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Effect of north and south exposure on organic matter in high Alpine soils


Egli, M; Sartori, G; Mirabella, A; Favilli, F; Giaccai, D; Delbos, E (2009). Effect of north and south exposure on organic matter in high Alpine soils. Geoderma, 149(1-2):124-136.

Abstract

The present work focuses on the subalpine range of the Italian Alps to determine the influence of aspect and
consequently climate on soil humus properties and chemistry. This was done by comparing soils developing
in north- and south-facing sites on siliceous parent material. The soils were investigated with respect to the
total organic C and N content, C and N contents of organic matter (OM) density fractions and of labile(oxidised by H2O2) and stable (H2O2-resistant) fractions. Further characterisation of OM and the different fractions was performed with Diffuse Reflection Infrared Fourier Transform (DRIFT), Scanning Electron Microscopy/Electron Diffuse Scattering (SEM/EDS) and radiocarbon dating. The soils at north-facing slopes had a higher OM content. Density measurements and the H2O2 fractionation proved that this higher content was primarily due to a more pronounced accumulation of weakly degraded, labile organic materials when compared to the south-facing slopes. Independent of the sites, a large part of OM (around 50% of OM) was
fixed in the densest fraction (N2 g/cm3) which correlated well with the abundance of the H2O2-resistant fraction. The 14C ages of the latter were up to 17,000 years, reflecting the presence of stable, refractory OM and the effectiveness of organo-mineral interactions in protecting OM from decay. Podzolisation has been more intense at north-facing sites. Due to the accumulation of weakly degraded OM, eluviation of Fe and Al is strongly enhanced. High-mountain ecosystems like the Alps are very sensitive to changing environmental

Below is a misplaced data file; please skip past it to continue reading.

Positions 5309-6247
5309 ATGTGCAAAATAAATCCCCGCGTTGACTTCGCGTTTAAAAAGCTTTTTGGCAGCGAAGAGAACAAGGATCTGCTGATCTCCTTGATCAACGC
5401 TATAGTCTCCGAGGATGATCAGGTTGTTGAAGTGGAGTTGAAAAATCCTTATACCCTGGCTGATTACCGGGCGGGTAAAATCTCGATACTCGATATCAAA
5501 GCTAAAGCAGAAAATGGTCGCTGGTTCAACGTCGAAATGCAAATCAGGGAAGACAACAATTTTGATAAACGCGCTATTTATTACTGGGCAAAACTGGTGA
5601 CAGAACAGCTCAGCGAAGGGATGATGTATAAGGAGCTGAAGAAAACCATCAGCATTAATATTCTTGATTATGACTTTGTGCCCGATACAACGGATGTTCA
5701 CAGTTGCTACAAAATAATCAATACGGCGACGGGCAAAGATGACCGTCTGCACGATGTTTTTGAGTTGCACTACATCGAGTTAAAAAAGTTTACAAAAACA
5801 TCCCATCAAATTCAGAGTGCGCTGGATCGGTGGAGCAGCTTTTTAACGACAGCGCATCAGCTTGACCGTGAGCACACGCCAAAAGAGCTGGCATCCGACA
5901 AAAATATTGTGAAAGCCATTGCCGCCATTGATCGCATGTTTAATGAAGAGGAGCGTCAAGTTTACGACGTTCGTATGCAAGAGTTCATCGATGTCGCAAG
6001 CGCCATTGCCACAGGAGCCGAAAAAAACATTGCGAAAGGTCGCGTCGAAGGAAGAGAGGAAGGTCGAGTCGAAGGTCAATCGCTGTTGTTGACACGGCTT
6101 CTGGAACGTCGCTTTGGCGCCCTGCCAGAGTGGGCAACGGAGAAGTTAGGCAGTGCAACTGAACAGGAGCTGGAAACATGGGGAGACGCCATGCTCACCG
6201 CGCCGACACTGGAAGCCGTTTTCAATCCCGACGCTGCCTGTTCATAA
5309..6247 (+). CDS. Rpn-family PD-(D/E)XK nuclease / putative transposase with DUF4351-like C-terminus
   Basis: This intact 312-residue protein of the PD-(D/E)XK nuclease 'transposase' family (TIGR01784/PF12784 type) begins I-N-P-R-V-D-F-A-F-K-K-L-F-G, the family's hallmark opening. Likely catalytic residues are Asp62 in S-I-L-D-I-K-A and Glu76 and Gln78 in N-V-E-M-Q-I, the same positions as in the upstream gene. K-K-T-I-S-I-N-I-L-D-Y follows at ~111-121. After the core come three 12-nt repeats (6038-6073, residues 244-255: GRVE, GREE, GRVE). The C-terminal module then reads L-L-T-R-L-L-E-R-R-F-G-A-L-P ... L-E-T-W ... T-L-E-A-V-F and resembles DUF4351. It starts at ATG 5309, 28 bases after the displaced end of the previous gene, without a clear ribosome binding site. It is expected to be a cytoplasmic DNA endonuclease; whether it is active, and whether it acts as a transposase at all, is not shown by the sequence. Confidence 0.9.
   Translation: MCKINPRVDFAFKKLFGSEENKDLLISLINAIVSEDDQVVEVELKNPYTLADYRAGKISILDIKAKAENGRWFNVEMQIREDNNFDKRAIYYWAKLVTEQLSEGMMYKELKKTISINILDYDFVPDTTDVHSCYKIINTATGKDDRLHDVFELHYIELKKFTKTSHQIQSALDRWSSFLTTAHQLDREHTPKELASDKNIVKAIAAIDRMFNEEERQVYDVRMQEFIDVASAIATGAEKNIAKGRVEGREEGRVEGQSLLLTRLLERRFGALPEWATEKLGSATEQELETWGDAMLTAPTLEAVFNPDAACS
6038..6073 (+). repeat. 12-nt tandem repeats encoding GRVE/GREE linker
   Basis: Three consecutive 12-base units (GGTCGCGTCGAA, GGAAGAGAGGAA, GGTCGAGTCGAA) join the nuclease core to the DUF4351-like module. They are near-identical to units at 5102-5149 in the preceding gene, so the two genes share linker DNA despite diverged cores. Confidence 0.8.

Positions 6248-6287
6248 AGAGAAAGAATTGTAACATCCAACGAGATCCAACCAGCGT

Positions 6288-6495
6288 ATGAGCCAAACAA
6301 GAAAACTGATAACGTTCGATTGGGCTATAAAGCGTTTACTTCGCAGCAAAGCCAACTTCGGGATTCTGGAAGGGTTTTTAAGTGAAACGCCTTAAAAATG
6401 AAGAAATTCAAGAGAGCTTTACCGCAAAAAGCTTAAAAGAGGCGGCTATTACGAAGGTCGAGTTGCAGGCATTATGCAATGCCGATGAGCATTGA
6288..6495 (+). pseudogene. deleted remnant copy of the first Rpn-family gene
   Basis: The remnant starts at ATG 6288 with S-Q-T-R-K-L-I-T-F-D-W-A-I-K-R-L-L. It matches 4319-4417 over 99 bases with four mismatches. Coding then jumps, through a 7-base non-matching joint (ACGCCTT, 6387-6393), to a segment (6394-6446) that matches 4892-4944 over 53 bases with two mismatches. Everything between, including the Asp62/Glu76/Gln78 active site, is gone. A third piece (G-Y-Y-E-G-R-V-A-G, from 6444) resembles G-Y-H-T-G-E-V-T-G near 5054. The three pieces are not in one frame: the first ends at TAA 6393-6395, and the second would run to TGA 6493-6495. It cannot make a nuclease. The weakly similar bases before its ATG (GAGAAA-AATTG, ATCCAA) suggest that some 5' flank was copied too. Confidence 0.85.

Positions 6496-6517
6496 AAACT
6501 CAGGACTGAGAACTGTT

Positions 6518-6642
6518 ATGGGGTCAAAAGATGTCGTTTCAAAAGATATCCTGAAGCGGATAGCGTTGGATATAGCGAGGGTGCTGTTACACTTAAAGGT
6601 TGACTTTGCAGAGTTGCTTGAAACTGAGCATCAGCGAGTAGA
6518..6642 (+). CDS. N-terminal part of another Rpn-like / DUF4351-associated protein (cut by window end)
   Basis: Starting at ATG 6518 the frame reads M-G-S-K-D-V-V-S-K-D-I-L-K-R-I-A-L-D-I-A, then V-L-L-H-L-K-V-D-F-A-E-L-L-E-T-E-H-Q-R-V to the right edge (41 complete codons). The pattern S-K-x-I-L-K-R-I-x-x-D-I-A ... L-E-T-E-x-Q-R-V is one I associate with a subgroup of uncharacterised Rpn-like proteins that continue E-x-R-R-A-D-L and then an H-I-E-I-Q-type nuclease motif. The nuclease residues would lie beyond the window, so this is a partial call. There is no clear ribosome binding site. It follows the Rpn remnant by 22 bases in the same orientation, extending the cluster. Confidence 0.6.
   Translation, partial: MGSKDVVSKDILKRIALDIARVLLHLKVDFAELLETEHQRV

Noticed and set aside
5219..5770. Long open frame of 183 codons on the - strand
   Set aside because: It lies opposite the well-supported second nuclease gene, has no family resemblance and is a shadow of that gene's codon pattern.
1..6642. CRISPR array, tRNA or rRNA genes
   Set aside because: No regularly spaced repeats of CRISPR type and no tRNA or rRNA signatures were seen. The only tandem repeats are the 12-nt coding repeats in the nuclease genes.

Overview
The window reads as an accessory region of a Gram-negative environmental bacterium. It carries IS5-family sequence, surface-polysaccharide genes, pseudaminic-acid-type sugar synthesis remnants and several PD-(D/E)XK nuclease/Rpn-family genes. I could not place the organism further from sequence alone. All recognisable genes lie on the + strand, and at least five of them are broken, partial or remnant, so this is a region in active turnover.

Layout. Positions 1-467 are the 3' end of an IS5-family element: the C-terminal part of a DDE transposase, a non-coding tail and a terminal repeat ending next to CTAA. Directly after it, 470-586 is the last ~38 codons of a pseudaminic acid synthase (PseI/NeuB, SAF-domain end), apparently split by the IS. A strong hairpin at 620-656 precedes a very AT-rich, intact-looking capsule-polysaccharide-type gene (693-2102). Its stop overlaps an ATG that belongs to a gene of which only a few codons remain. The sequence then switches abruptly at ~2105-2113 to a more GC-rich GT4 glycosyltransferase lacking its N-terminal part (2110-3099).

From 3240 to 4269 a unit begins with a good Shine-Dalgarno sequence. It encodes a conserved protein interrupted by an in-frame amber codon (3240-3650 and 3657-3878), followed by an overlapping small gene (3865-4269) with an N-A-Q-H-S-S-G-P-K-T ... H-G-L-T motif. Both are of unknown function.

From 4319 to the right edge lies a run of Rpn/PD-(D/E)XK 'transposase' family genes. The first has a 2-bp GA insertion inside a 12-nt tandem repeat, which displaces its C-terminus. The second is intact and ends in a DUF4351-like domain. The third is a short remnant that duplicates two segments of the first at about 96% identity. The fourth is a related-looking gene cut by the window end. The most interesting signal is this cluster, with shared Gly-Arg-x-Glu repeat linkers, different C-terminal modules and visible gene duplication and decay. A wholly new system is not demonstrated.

conditions such as global warming. Especially at cooler sites, the obtained results suggest that a warmer climate, and thus more favourable conditions for biological activity, will lead in the short- to mid-term to an increased loss of accumulated, weakly degraded OM.

Abstract

The present work focuses on the subalpine range of the Italian Alps to determine the influence of aspect and
consequently climate on soil humus properties and chemistry. This was done by comparing soils developing
in north- and south-facing sites on siliceous parent material. The soils were investigated with respect to the
total organic C and N content, C and N contents of organic matter (OM) density fractions and of labile(oxidised by H2O2) and stable (H2O2-resistant) fractions. Further characterisation of OM and the different fractions was performed with Diffuse Reflection Infrared Fourier Transform (DRIFT), Scanning Electron Microscopy/Electron Diffuse Scattering (SEM/EDS) and radiocarbon dating. The soils at north-facing slopes had a higher OM content. Density measurements and the H2O2 fractionation proved that this higher content was primarily due to a more pronounced accumulation of weakly degraded, labile organic materials when compared to the south-facing slopes. Independent of the sites, a large part of OM (around 50% of OM) was
fixed in the densest fraction (N2 g/cm3) which correlated well with the abundance of the H2O2-resistant fraction. The 14C ages of the latter were up to 17,000 years, reflecting the presence of stable, refractory OM and the effectiveness of organo-mineral interactions in protecting OM from decay. Podzolisation has been more intense at north-facing sites. Due to the accumulation of weakly degraded OM, eluviation of Fe and Al is strongly enhanced. High-mountain ecosystems like the Alps are very sensitive to changing environmental
conditions such as global warming. Especially at cooler sites, the obtained results suggest that a warmer climate, and thus more favourable conditions for biological activity, will lead in the short- to mid-term to an increased loss of accumulated, weakly degraded OM.

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Additional indexing

Item Type:Journal Article, refereed, original work
Communities & Collections:07 Faculty of Science > Institute of Geography
Dewey Decimal Classification:910 Geography & travel
Language:English
Date:2009
Deposited On:18 Nov 2009 08:47
Last Modified:05 Apr 2016 13:32
Publisher:Elsevier
ISSN:0016-7061
Publisher DOI:https://doi.org/10.1016/j.geoderma.2008.11.027

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